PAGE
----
By Noah Gittell
“Molly’s Game” is a slick and fascinating film that reveals both the possibilities and limits of female redemption in a man’s world. For his directorial debut, uber-writer Aaron Sorkin (“A Few Good Men,” “The Social Network”) has optioned the true story of Molly Bloom, who ran a high-stakes poker game for ten years before being indicted by the FBI for dubious connections with the Russian mob. The tabloids dubbed her the “Poker Princess,” and she was caricatured and convicted in the public eye long before her case even got to court. Sorkin seeks to redeem her from that fate, and for most of the film, “Molly’s Game” succeeds as a heroic portrait of its subject. But in key moments, Sorkin’s male gaze fails him, and the limits of his approach become painfully clear.
We first meet Molly (Jessica Chastain) as a hyper-driven teenager, a competitive skier compelled to excellence by her overbearing father (Kevin Costner). After injuring herself in the Olympics, she moves to Los Angeles and ends up hosting a high-stakes poker game. She knows how to succeed in a world of men. She gets the job by flirting skillfully at her cocktail waitress job with Dean, who runs the game; succeeds at the job by earning the respect and admiration of the all-male players, including movie stars and titans of business; and she breaks out on her own, after her skeevy male boss tries to coerce her into taking a pay cut. She brings the players with her, including big fish Player X (Michael Cera), a mega-star whose fame draws others into the game, and pretty soon, she is exchanging millions on a nightly basis.
Sorkin, an award-winning screenwriter, has been around Hollywood for decades, and in his directorial debut, he successfully passes himself off as a veteran. The surfaces are slick; he leans on Scorsese’s style of caffeinated editing and use of pop music to immerse us in the thrills of high-stakes poker, and the first half of “Molly’s Game” goes down so smooth you might catch a buzz against your will.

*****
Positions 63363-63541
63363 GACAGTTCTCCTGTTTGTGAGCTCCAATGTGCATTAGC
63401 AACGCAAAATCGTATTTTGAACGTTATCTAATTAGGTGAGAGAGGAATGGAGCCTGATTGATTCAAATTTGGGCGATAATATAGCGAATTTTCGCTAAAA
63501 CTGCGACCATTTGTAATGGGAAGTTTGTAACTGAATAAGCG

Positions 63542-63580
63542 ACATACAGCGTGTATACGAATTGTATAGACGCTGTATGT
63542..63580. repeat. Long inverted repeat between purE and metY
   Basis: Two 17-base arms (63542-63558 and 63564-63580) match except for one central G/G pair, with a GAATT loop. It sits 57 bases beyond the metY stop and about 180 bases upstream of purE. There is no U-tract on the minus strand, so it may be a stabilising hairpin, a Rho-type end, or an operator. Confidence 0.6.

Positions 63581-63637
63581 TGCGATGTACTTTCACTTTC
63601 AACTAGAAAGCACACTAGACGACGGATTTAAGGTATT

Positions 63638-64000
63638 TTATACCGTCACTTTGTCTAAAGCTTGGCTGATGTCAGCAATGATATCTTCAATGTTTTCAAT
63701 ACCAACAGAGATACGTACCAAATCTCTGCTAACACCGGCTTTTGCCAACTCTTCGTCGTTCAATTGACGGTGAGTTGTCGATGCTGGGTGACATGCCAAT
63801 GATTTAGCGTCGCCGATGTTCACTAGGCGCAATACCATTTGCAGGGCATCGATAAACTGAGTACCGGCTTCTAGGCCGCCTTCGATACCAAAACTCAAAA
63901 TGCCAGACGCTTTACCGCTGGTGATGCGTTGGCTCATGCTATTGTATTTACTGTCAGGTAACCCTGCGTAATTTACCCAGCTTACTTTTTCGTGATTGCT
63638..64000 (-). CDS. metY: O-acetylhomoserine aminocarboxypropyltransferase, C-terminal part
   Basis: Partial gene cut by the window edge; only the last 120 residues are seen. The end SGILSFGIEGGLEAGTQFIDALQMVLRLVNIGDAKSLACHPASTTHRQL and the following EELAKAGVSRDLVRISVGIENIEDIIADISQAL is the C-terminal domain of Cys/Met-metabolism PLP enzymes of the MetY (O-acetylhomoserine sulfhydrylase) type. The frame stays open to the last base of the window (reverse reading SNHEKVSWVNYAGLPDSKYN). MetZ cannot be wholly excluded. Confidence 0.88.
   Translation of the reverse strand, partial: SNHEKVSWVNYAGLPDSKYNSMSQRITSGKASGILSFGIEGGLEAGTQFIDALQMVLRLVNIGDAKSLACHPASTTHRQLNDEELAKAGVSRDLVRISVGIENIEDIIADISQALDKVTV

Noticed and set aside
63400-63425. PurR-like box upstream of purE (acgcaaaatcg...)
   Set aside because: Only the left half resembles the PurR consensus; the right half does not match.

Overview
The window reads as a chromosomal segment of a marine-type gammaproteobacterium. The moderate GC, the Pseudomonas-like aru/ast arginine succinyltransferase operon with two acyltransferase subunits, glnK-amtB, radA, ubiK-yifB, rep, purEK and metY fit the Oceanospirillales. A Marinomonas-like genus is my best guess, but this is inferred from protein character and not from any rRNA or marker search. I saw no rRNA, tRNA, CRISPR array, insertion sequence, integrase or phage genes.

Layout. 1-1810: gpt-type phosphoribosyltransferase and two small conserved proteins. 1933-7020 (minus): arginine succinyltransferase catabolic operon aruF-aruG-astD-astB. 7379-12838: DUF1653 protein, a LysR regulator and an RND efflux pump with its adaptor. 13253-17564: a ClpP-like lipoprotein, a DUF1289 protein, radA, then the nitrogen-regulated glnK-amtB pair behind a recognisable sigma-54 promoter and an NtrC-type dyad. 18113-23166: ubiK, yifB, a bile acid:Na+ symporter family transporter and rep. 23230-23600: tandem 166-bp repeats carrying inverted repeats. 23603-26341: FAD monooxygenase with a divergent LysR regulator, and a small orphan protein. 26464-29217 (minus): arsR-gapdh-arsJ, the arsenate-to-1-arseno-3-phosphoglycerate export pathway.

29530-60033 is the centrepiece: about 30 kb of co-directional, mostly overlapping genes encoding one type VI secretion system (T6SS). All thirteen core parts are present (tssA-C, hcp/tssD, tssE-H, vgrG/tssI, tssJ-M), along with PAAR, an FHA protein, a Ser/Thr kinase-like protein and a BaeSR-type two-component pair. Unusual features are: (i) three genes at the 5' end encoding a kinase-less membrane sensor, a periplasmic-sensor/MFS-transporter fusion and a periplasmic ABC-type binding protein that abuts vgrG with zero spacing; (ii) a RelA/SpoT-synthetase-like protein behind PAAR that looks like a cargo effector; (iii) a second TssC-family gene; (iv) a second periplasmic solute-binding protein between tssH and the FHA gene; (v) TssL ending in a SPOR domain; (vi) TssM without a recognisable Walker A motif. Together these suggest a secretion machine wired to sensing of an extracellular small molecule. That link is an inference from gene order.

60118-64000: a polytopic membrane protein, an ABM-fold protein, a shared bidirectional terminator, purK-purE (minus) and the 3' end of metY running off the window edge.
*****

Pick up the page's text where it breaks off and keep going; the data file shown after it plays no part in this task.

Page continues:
Chastain gives a typically understated performance: Molly is so controlled, using her calm and charisma to project stability, that it’s easy to underestimate the skill involved in her performance. Watching her push around the pathetic gamblers who pass as her friends – Chris O’Dowd is aces in comic relief as a harmless drunk – is a giddy delight, but when her humanity reveals itself in an errant tear or quaking voice, it is equally thrilling.
These sequences are all told in flashback, but the film fumbles a bit in present-day narrative that finds Molly in dialogue with her lawyer Charlie Jaffey (Idris Elba), who takes the case after being impressed with Molly’s character. She won’t turn over the hard drives containing information about her clients to the FBI, and Jaffey, the only high-priced Manhattan lawyer who doubles as a good Samaritan, takes her case. Jaffey is just one of several men on which Molly depends, undercutting Sorkin’s feminist intent. He gets a big speech towards the end in which he passionately defends Molly’s virtues to the FBI, and the way she looks up at him in admiration indicates she has just been waiting for a handsome man like Elba to save her. She is a princess after all.
Even worse is the emotional climax of the film, in which her father reappears on the eve of her court date. Spotting her in Central Park, he proceeds to sit her down and <mansplain> her deep-rooted psychological motivations. Spoiler alert: he says that everything Molly did – leaving skiing, starting the poker game, refusing to back down from the FBI – is to get back at him for a childhood transgression whose reveal comes out of nowhere. It’s an unconscionably terrible scene that wraps her complications up in too tidy a bow, reducing her from an independently strong woman to a little girl with lingering daddy-daughter issues.
It’s hard to imagine a female filmmaker making such a crucial error. In trying to make her more interesting than the cartoonish “Poker Princess” the tabloid sold her as, Sorkin just puts her in a different box, still defining her within the rules of his man’s world. A female filmmaker might have been able to tell Molly’s story as her own. Instead, “Molly’s Game” feels more like one man rescuing her from another. It’s a very satisfying story, even if it’s not the one she would have told about herself.
My Rating: See it in the Theater